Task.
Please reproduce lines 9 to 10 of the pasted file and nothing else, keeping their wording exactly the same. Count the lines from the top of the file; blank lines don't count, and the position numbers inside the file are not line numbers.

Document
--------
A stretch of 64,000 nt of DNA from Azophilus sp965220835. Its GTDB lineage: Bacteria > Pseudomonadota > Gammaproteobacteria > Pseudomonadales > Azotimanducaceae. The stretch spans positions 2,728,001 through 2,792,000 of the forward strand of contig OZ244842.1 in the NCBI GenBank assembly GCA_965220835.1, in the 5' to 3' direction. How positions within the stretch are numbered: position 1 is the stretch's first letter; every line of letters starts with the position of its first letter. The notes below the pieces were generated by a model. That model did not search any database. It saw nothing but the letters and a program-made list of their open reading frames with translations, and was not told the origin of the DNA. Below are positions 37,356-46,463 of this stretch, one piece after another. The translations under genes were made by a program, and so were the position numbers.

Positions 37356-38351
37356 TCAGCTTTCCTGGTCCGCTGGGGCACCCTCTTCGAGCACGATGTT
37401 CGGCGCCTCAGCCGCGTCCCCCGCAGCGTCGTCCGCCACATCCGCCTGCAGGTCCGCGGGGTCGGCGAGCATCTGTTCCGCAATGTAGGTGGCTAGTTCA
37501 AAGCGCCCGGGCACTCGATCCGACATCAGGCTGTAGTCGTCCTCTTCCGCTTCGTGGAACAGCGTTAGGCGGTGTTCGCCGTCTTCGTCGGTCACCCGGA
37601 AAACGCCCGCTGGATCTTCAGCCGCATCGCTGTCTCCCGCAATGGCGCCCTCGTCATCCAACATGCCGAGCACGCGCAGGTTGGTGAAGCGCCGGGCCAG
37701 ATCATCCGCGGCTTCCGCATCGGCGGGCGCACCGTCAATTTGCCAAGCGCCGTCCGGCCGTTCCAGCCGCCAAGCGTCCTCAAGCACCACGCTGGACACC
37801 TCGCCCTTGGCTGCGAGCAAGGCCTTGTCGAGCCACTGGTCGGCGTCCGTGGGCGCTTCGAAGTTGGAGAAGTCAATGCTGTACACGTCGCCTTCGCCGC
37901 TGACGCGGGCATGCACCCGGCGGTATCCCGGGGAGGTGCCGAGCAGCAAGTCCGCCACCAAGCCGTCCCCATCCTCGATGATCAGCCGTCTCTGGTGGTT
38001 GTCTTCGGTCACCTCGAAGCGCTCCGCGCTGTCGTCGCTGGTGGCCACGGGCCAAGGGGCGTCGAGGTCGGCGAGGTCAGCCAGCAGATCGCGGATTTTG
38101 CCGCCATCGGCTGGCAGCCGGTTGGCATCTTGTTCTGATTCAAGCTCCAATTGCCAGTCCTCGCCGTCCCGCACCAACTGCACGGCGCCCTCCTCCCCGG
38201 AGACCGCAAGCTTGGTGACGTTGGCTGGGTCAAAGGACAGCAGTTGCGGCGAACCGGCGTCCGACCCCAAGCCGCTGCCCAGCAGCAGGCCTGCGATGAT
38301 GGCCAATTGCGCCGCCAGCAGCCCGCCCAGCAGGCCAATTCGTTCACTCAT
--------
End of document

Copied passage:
37901 TGACGCGGGCATGCACCCGGCGGTATCCCGGGGAGGTGCCGAGCAGCAAGTCCGCCACCAAGCCGTCCCCATCCTCGATGATCAGCCGTCTCTGGTGGTT
38001 GTCTTCGGTCACCTCGAAGCGCTCCGCGCTGTCGTCGCTGGTGGCCACGGGCCAAGGGGCGTCGAGGTCGGCGAGGTCAGCCAGCAGATCGCGGATTTTG